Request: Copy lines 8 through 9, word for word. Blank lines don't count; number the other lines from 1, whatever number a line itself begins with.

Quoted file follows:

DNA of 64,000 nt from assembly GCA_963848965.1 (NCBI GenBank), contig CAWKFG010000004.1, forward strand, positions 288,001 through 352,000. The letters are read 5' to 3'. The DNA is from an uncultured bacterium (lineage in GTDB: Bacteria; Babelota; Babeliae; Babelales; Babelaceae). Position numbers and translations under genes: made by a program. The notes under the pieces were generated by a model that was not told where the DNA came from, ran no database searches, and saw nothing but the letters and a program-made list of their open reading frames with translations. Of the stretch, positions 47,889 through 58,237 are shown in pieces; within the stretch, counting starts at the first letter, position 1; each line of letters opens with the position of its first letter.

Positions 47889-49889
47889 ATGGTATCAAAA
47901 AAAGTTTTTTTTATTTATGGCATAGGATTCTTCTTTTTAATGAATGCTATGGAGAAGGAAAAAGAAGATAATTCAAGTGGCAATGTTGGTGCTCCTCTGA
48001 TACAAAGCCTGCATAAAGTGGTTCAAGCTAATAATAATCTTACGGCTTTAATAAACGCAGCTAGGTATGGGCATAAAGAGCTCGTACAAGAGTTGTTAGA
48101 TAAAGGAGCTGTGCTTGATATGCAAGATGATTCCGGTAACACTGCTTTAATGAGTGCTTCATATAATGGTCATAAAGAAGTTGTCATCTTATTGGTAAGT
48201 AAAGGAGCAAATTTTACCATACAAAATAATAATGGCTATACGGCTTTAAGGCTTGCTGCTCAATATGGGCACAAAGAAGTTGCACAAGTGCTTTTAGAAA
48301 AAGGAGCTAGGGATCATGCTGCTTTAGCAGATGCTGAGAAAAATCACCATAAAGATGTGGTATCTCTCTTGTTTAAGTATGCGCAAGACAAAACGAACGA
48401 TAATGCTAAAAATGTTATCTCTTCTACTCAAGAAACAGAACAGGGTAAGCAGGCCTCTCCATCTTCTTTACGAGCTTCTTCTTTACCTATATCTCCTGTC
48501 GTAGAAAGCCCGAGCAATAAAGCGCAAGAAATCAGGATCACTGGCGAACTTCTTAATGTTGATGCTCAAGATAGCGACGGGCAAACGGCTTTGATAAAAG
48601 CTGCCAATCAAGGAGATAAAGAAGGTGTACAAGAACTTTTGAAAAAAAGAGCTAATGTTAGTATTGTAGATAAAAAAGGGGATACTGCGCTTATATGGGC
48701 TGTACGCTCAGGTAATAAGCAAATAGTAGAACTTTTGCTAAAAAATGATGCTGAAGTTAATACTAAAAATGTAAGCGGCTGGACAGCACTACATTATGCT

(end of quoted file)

48301 AAGGAGCTAGGGATCATGCTGCTTTAGCAGATGCTGAGAAAAATCACCATAAAGATGTGGTATCTCTCTTGTTTAAGTATGCGCAAGACAAAACGAACGA
48401 TAATGCTAAAAATGTTATCTCTTCTACTCAAGAAACAGAACAGGGTAAGCAGGCCTCTCCATCTTCTTTACGAGCTTCTTCTTTACCTATATCTCCTGTC